Iraq's increasingly conservative society is seeing more children -- some as young as four -- refrain from food during the daylight hours and thus earn the respect of their parents and peers.
Religious scholars say girls should only start fasting from the age of nine and boys should wait until they are 15 before observing Ramadan.
But four-year-old Ahmed Mohammed has started 11 years ahead of his time. He said he was still asleep when his parents began Ramadan fasting this time, but when he woke up he told his mother that he too wanted to behave like a man.
"I told my mother I want to fast," Ahmed told AFP with a smile. "I refused to eat. I felt hungry and very, very thirsty at first, but I didn't eat or drink till iftar," the post-sunset meal that breaks the fast.
To his family, young Ahmed is already a shining example.
"My parents and grandmother said I am a hero because I completed fasting on the first day of Ramadan," he said.
His mother, Amna, 25, said the boy is too young to go without food for more than 12 hours, but he is making a great sacrifice and she is proud of his will power.
"I didn't force him to fast because I know he is still a child and can't go without food or water," she said.
She recalled how the boy began to cry because he was so thirsty, but he still refused water.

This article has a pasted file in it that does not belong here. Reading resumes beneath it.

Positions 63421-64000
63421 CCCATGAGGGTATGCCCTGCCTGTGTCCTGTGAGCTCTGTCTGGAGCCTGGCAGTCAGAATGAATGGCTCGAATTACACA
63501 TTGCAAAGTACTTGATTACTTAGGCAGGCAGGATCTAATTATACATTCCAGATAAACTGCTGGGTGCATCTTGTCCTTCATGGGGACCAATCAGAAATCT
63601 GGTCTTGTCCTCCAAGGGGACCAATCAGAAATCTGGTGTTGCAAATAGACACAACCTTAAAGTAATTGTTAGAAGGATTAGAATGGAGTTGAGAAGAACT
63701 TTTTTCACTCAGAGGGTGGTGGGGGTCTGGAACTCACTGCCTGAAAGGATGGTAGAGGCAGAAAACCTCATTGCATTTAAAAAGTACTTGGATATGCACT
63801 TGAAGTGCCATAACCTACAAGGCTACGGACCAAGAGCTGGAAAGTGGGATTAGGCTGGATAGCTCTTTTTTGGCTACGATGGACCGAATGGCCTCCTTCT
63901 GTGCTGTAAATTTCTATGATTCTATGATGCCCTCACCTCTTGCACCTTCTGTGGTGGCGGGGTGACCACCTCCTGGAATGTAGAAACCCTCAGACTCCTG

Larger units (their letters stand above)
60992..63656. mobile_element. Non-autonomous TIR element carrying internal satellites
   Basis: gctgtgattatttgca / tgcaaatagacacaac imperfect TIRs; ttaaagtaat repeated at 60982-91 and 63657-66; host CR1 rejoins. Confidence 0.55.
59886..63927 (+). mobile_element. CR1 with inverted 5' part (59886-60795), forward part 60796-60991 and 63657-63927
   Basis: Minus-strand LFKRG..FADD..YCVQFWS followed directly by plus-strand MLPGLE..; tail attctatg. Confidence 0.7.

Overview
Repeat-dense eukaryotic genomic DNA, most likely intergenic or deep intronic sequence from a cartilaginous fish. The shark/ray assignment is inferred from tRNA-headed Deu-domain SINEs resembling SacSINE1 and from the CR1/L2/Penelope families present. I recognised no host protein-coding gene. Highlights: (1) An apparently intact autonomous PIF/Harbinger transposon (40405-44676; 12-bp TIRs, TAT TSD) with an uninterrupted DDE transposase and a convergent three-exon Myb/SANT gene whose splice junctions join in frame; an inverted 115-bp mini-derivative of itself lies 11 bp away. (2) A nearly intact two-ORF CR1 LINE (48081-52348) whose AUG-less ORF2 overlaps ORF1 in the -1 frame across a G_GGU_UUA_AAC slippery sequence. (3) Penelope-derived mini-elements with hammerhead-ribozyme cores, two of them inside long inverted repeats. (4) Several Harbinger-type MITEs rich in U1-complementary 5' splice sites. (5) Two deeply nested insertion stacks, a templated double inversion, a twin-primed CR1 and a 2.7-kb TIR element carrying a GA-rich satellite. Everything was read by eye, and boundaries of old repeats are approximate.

Many Iraqi parents try out what is known as "deer fasting", probably based on a belief that deer eat less during the summer, to get youngsters to go without food for shorter periods in preparation for full-blown fasting.
Ahmed's six-year-old sister Rand is on a deer fast.
"My mother and grandmother taught me this," the slim girl said while hastily adding that she felt like having an ice cream in the burning hot weather in Baghdad, where temperatures can still soar to around 40 degrees Celsius.
Most parts of the city of six million people have electricity supplies for only a few hours a day, making the heat difficult to bear even for the toughest adults.
Iraqi doctor Hussam Mohammed said fasting can have positive effects on children and young people, not to mention the adults.
"The children are better able to stand fasting because they have a lot of energy," he said. "But after breaking fast they should drink large amounts of water, especially in this hot weather."
Ten-year-old Gaith Mohammed is on his maiden fast this Ramadan and is thrilled to be following his parents. But he also admits that he cannot stop thinking about food.
"But my father encourages me all the time, so I am able to keep fasting like an adult," Gaith said.
In Iraq's once secular society, some adults still take a more lax attitude towards fasting. But roadside restaurants close during the day and the few that remain open do business from behind curtains for fear of attack from fanatics.
Sheikh Ali Bashir al-Najafi, a religious leader, said clerics encourage children to be weaned on fasting.
"Fasting tames the mind," he said, adding that Ramadan drills a sense of discipline into young children. "Fasting is also an obligation. It is one of Islam's basic practices."
Government offices close an hour earlier during Ramadan, allowing workers to return home in time for iftar. The fast is usually broken with a glass of water and a date, but for the children it can mean a feast of sweets.